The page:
In dermatology, we typically think of sleep disruption as a consequence rather than a cause of primary skin pathology, such as nocturnal pruritus in atopic dermatitis patients or pain with psoriatic arthritis in psoriasis patients. The increased prevalence of obesity, depression, and low quality of life in dermatology patients likely causes sleep dysfunction in this population as well. While the above studies suggest that an overactive immune system could be one of the factors contributing to sleep dysfunction in chronic inflammatory disease patients, future studies controlling for comorbid sleep-disturbing factors are necessary to determine the degree to which immune dysregulation alters sleep in dermatology patients. A useful population in which to study this could be vitiligo patients, as they exhibit an increased prevalence of sleep-disturbing parasomnias (sleep walking, nocturnal enuresis, night illusions, sleep terrors, and nightmares) [2], but do not characteristically suffer from pain or itch common to other skin diseases. Depression and low quality of life, common in vitiligo patients, would have to be accounted for.

Given the relationship between sleep and the immune system and the robust correlation of sleep dysfunction with many skin diseases, sleep dysfunction could be contributing to chronic inflammation in certain skin diseases via its effect on immune memory. Memory T cells direct inflammation and autoimmunity and have been implicated in atopic dermatitis, contact dermatitis, vitiligo, and psoriasis, among others [34-36]. More recent evidence implicating tissue-resident memory T cells in vitiligo [37] and psoriasis [38] further supports the notion that many skin diseases are indeed “immune memory diseases” [32, 34, 35].

Sleep dysfunction is also strongly linked to several dermatologic comorbidities, especially cardiometabolic [39] and psychiatric disorders [40] in which chronic inflammation is implicated as well [41-43]. Individuals that get less than 5 h of sleep a night, on average, have a 2- to 3-fold greater risk of anxiety or depression compared to those who get 7 h of sleep a night [40]. Getting less than 5 h of sleep a night is further correlated with high BMI, obesity, diabetes, hypertension, hypercholesterolemia, heart attack, and stroke [39]. Notably, these comorbidities are associated with skin conditions that have a high prevalence of sleep dysfunction, such as atopic dermatitis [44], psoriasis [45], and hidradenitis suppurativa [46]. Poor sleep may play some role in driving the development of these comorbidities in dermatology patients, possibly through immune modulatory effects or others. In fact, psoriasis patients with a comorbid sleep disorder have been seen to have a higher risk of ischemic heart disease (HR 1.25, 95% CI 1.22–1.28) and stroke (HR 1.24, 95% CI 1.16–1.33) compared to psoriasis patients without a comorbid sleep disorder, supporting the role of sleep in augmenting the relationship between psoriasis and one of its major comorbidities, cardiovascular disease [47].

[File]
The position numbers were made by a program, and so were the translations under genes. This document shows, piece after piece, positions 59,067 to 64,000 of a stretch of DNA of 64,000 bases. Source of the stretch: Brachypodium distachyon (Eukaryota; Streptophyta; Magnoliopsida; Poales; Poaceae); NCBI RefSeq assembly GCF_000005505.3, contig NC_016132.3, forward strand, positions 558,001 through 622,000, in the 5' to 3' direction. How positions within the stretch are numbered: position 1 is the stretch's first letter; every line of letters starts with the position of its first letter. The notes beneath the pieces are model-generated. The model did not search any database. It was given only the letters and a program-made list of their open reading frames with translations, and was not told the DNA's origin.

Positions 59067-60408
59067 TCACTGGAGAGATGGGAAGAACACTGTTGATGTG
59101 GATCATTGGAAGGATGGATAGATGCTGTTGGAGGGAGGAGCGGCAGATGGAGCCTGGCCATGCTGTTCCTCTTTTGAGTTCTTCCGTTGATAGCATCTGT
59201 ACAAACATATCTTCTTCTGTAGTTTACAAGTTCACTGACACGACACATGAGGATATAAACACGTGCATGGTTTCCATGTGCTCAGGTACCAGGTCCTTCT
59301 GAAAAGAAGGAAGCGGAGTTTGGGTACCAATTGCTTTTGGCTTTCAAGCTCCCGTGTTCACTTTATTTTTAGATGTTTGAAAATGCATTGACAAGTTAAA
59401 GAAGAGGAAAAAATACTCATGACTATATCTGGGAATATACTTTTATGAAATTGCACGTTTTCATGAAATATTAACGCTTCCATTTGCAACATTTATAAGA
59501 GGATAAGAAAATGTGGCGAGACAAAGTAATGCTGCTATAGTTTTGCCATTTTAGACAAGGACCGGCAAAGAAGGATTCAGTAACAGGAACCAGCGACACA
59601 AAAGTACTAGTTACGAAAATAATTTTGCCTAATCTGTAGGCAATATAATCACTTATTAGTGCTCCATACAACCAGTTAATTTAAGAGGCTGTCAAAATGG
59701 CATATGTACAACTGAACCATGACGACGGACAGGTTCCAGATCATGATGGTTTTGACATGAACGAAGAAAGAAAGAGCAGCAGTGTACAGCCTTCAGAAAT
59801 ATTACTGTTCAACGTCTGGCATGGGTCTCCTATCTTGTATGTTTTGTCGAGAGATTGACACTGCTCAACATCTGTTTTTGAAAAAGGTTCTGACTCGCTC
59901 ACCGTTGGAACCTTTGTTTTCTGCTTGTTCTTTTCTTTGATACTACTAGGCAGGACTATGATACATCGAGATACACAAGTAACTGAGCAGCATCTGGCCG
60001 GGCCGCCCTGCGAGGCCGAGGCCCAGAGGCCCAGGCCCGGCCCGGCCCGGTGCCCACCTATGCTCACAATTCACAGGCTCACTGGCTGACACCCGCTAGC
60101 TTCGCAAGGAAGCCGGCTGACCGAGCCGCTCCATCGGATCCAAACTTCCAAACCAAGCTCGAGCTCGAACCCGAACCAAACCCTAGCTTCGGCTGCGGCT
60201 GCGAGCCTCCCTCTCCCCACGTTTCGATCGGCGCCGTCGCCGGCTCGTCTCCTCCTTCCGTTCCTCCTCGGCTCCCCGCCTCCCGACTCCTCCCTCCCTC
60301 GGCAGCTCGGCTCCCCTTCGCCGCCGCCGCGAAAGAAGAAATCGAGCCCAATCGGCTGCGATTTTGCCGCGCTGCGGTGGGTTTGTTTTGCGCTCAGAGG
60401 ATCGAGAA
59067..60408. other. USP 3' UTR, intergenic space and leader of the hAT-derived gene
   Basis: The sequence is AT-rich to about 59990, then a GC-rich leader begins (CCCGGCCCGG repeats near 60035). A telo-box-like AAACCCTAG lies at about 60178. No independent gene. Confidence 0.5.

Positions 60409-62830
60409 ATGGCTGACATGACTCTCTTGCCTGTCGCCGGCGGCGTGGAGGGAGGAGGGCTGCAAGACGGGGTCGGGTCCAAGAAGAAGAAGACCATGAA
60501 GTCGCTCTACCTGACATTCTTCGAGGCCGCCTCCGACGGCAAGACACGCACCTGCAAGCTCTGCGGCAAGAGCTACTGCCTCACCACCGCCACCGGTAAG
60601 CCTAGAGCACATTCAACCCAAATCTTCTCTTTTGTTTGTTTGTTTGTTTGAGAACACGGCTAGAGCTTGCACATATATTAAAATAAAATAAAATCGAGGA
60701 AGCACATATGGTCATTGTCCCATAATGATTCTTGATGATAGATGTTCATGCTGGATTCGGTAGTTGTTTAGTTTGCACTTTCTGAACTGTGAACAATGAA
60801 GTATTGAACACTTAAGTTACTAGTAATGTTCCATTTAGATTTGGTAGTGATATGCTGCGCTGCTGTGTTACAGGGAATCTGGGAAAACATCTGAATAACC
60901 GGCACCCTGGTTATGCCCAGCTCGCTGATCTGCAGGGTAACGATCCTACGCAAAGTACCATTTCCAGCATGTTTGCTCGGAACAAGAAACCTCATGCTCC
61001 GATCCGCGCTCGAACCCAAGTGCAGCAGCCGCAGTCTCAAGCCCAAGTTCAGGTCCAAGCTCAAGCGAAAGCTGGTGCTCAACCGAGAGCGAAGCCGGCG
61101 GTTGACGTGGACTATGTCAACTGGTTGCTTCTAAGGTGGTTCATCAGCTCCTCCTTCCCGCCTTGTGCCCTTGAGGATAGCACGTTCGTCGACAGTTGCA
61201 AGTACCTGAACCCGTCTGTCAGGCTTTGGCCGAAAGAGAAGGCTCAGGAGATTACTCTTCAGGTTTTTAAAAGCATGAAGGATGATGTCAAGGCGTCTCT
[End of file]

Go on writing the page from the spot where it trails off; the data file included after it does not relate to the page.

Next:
While understanding the effect of sleep on immune memory is preliminary, exploration of this relationship within the context of skin disease could lead to pathogenic and therapeutic insights. The repercussions of this may not only improve recognition of environmental conditions capable of triggering or maintaining aberrant or autoreactive T cells in skin disease, but may also help encourage dermatologists to emphasize sleep hygiene in their practice. The therapeutic potential of this may lead to improved management of one’s skin disease as well as reduced risk of developing cardiometabolic and psychiatric comorbidities. This may help improve dermatology patients’ quality of life and also reduce patients’ morbidity and mortality, which is largely a consequence of cardiometabolic disease in psoriasis [48], hidradenitis suppurativa [49], and atopic dermatitis [50]. Potential modalities to be explored in future clinical trials include cognitive behavioral therapy and mindfulness exercises to manage sleep dysfunction in chronic inflammatory skin disease patients [51].

Sleep affects immune memory, which plays an important role in many chronic inflammatory skin conditions.

The authors have no conflicts of interest to disclose.

No funding sources were used for the purposes of this paper.

T.B. and B.M were involved in generating and researching the commentary topic of interest. B.M. performed the literature search and drafted the manuscript. V.R., S.C., Q.T., and N.B. provided suggestions and edits to improve the manuscript.